The two dimensional orthogonal cutting model coupled with thermo-mechanical analysis of Ti-6Al-4V alloy was established with ABAQUS software. The tool geometrical parameters and the cutting parameters are the same as the above-mentioned cutting experiments. The bottom and two sides was subjected to displacement constraints. The workpiece was defined as a deformable body, and the tool was defined as a rigid body. They used CPE4RT elements, and the type of analysis step is a general explicit thermodynamic coupling analysis step (Dynamic, Temp-disp, and Explicit). The J-C constitutive model [17] was used to simulate the material flow considering the temperature dependent effect, strain hardening effect and strain rate hardening effect. It is worth noting that the deformation texture evolution at the machined surface strongly depends on the deformation field parameters (particular the strain and strain path) around the cutting tool tip, and the simulated local deformation field around the tool tip itself will likely depend on the material failure and separation criterion used in the simulation. From the physical standard point of view, a strain-based material failure and separation criterion [18] was used to describe the formation of the chip and material failure, and this can ensure the simulation model reliable to consistent with the actual machining process. In addition, the Coulomb friction model including slip friction contact and bond friction contact with ultimate shear stress [19] was adopted for the contact between cutting tool and workpiece. The cutting model is shown in Fig. 3. And the details of the simulation settings in order to acquire the reliable simulated results can be traced in our previous work [20].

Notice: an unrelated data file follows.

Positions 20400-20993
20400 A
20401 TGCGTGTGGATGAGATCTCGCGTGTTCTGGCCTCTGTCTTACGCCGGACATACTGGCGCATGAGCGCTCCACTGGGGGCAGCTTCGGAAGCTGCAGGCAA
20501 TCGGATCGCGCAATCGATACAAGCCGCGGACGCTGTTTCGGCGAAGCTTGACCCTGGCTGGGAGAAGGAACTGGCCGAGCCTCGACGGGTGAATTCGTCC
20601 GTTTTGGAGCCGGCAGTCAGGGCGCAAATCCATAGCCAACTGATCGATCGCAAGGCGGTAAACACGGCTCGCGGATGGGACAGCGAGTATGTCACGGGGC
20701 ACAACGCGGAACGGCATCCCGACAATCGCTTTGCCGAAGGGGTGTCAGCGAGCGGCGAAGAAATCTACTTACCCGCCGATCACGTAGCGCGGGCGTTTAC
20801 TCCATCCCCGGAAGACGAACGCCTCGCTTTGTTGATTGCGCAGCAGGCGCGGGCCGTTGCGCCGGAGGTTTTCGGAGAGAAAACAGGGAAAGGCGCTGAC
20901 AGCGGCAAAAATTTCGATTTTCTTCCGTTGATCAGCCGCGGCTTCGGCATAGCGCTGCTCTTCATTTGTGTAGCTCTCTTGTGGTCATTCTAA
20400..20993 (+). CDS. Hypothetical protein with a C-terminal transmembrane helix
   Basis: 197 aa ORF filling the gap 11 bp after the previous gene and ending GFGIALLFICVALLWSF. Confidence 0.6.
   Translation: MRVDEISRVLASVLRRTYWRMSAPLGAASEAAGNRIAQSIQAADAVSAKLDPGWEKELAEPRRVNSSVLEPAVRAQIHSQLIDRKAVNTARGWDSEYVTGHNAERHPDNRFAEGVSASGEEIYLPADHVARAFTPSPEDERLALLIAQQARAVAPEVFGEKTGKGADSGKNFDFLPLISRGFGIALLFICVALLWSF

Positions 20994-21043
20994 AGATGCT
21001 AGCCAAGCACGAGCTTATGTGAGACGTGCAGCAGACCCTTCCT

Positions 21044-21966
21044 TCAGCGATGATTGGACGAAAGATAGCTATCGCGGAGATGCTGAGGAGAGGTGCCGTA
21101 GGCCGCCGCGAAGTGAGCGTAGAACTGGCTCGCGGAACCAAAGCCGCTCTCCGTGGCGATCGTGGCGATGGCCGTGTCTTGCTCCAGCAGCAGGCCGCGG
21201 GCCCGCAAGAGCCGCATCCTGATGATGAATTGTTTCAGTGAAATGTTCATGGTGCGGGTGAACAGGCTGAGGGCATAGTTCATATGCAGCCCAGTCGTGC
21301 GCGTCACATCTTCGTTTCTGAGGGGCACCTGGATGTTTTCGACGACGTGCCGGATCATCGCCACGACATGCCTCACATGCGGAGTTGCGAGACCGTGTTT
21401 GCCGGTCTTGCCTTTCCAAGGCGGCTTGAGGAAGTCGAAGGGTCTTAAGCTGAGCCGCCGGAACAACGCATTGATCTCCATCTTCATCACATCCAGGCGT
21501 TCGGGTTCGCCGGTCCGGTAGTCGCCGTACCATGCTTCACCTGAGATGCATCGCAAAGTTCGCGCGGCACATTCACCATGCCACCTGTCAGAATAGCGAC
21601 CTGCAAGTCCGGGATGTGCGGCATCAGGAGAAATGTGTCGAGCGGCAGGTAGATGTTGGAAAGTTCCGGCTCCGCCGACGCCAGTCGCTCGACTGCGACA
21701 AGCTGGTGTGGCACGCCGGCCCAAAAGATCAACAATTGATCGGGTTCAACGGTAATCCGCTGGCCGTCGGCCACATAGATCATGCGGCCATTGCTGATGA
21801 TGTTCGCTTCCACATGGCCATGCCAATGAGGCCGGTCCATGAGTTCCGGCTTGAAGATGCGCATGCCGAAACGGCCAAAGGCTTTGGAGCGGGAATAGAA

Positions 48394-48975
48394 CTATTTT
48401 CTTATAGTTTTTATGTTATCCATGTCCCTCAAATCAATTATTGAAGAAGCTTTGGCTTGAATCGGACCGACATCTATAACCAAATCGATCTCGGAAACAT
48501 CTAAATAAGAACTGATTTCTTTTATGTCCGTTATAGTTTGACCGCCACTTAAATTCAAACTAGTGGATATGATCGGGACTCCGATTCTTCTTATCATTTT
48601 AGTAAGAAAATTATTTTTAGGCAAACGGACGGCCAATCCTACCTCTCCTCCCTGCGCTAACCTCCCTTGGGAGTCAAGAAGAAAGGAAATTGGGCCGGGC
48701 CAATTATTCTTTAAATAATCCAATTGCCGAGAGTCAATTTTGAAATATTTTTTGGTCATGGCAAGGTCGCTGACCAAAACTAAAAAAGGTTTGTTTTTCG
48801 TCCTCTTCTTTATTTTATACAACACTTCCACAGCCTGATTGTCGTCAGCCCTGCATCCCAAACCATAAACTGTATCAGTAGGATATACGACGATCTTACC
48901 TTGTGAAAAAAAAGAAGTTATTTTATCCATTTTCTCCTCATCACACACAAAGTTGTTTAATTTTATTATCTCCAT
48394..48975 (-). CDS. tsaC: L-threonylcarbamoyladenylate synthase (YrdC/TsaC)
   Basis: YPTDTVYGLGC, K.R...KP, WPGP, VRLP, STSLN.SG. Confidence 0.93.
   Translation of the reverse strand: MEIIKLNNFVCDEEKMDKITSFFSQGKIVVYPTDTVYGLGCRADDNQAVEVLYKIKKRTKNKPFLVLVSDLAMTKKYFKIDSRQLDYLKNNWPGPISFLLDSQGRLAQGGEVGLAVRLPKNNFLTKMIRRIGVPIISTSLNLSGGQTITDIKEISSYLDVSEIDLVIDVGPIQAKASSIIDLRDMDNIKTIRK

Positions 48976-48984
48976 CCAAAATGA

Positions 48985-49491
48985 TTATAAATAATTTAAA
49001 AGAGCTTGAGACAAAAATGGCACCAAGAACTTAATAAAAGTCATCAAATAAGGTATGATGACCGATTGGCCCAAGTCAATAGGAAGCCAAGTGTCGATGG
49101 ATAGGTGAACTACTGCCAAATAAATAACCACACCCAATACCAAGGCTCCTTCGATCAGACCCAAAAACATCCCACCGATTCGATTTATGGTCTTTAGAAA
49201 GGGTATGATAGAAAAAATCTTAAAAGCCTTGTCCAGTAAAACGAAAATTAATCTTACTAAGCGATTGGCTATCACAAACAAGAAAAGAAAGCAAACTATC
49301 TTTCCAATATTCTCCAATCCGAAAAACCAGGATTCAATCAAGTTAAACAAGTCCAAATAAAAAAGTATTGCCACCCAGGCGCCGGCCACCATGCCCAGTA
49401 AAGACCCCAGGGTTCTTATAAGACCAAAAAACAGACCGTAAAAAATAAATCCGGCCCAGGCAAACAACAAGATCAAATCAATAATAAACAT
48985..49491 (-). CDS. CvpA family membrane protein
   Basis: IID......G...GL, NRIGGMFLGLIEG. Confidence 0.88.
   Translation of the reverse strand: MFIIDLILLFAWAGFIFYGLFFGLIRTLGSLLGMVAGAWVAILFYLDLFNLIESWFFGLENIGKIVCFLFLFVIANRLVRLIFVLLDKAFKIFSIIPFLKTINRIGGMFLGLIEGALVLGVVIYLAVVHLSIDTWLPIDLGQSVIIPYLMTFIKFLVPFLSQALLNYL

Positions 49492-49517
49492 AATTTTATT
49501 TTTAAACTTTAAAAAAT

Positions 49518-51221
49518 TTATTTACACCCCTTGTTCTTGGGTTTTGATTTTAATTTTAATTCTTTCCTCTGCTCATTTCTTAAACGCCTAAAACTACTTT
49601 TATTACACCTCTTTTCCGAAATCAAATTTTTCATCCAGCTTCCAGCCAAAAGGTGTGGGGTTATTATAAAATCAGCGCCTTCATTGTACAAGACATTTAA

Fig. 3.

Schematic of finite element model for orthogonal cutting.

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In order to improve the efficiency of the FEM simulation model, the rationality and reliability of the simulation model has to be validated by comparing the experimental measured main cutting force and chip shape characteristics with the FEM simulation results. Fig.4 shows the comparable cutting force results of simulation and experiment. According to the comparisons of cutting forces under different cutting speeds and different feed rates, the simulated values are not much different from the experimental measurements, and the variation of cutting forces is in the same trend. At the same time, the morphologies and their corresponding quantitative characteristic parameters of the chips under different cutting parameters are emerged in Fig. 5 and Table 1. From the chip shape and morphological parameters in terms of saw-tooth chip peak, valley and spacing, the average relative errors of simulated and experimental results are in the 10% ranges, which can reflect that the prediction accuracy of the simulation model meets the requirements of reproducing the cutting process. Therefore, the model can predict the evolution of stress, strain, strain rate and temperature in the cutting process of titanium alloy, and provide a reliable complex physical field distribution.

Fig. 4.

Comparison of the simulated cutting forces with the experimental results.

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Fig. 5.